Histoplasmosis (Darling's disease) in dogs

Histoplasmosis (Darling's disease) in dogs

What is Histoplasmosis?

Histoplasmosis is a disease caused by a fungus named Histoplasma capsulatum. It can attack both dogs, cats and humans, and is also known as Darling's disease. Histoplasma capsulatum is found all over the world. In the United States, it is endemic to regions around the Mississippi River and the Ohio River Valley. It has for instance been found in bird litter and caves where bats live.

In low temperatures, Histoplasma capsulatum will grow as a brownish mycelium. When it is placed a body temperature, e.g. by infecting a dog, it will turn into yeast and cause disease.

Histoplasmosis symptoms in dogs

Dogs normally get Histoplasmosis by inhaling the fungi spores, and the lungs will then be the location for the primary infection. If Histoplasma capsulatum is eaten, the gastrointestinal tract of the dog can become the primary site of infection. From the primary site of infection, the organism can enter the bloodstream and spread throughout the body. It can for instance settle down in the eyes or in bone marrow.

Histoplasmosis symptoms in dogs varies depending on which organs that have become infected by the fungus. The dog can for instance develop lymphadenopathy, hepatomegaly, splenomegaly, or nasopharyngeal ulceration. The dog can also start coughing, lose weight, and suffer from persistent diarrhoea, anaemia and fever. GI ulceration have also been reported. Tracheobronchial lymphadenopathy can lead to breathing problems. If the skin is infected, nodular, ulcerated lesions that weeps can occur. Dogs with disseminated Histoplasmosis (when the Histoplasma capsulatum has spread from the original infection site) can also show retinal detachment, chorioretinitis and polyarthropathy.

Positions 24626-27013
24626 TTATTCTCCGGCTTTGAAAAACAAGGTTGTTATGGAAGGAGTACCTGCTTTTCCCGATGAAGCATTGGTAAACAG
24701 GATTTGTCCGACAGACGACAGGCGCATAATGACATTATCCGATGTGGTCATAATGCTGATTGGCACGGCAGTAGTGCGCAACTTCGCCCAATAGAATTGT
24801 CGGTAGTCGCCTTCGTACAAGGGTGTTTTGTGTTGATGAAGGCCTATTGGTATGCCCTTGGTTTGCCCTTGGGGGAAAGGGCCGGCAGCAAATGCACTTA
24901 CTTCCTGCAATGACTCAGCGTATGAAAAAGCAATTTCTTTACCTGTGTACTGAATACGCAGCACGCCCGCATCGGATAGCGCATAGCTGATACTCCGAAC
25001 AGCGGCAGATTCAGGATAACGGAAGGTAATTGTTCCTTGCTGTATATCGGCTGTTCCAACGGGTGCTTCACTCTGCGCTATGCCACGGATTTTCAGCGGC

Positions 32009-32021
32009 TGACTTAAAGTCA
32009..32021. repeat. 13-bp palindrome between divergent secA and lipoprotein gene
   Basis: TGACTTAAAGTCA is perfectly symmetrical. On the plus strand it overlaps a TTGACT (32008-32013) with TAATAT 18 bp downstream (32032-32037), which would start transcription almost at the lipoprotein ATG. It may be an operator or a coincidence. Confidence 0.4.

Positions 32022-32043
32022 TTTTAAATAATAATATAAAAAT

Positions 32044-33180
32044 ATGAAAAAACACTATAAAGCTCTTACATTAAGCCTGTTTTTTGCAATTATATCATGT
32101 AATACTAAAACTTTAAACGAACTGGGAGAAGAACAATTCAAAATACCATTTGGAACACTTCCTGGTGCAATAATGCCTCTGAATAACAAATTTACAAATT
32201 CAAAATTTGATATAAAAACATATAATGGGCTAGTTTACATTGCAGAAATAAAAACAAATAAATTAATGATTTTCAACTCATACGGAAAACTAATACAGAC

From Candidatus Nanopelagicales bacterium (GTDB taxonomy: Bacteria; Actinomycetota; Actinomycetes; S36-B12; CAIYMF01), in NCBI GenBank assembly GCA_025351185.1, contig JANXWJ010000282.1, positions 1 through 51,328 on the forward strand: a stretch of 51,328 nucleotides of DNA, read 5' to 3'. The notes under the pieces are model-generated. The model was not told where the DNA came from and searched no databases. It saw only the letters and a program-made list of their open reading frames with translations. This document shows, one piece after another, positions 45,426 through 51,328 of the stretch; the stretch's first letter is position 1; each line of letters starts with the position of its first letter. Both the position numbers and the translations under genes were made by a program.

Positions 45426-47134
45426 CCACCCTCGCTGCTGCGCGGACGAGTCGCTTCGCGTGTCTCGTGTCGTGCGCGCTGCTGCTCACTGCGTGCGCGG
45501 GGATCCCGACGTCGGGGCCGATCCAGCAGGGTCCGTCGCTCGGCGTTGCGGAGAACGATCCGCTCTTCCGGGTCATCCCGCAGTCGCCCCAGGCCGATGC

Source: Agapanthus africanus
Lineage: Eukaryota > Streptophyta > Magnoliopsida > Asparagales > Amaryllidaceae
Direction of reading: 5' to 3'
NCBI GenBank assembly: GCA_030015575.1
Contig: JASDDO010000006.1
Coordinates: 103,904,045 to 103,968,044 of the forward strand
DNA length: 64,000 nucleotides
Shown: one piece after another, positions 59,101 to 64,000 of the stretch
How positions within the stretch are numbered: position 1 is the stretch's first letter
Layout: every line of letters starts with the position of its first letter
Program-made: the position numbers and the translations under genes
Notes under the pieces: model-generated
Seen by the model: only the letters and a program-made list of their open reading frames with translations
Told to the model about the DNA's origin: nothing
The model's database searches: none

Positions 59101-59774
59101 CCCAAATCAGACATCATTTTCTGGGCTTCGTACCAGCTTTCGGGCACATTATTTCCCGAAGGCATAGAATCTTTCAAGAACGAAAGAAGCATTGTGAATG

In its acute stage, Histoplasmosis can be lethal for dogs within 2-5 weeks.

Histoplasmosis prevention for dogs

Since Histoplasma capsulatum is found all over the world and in many different environments, it is hard to prevent your dog from ever encountering it. Testing the environment or trying to kill off the fungi is rarely a feasible solution. You can however try to make your dog stay away from especially dangerous sites, such as spots where a lot of bird or bat droppings are found. Histoplasma capsulatum is known to occur in high levels in poultry houses, spots where litter from poultry houses are dumped, caves and other homes for bats, and in bird roots, especially if the birds in question are starlings. 

When a dog has successfully combated a Histoplasmosis infection, it will receive a partial protection against ill effects of re-infection. 

Histoplasmosis treatment for dogs

One of the most commonly used Histoplasmosis treatments for dogs are 10mg of Itraconazole per kilogram bodyweight each day. If the Histoplasmosis infection is mild or if treatment is started at an early stage, Ketoconazole is an alternative for the dog. The normal Ketoconazole dose is 10-15 mg per kilogram bodyweight and day, administered during 4-6 months. In severe Histoplasmosis cases, Amphotericin B or Amphotericin B lipid complex can be necessary to cure the dog, sometimes followed by a long Itraconazole treatment.

If the dog has been infected with Histoplasmosis but show no symptoms, the vet will normally abstain from treatment.

Fungal Infections in dogs: (click for more info)
Blastomycosis in dogs
Cryptococcosis in dogs
Histoplasmosis in dogs
Phycomycosis in dogs
Pythiosis in dogs
Ringworm in dogs
Sporotrichosis in dogs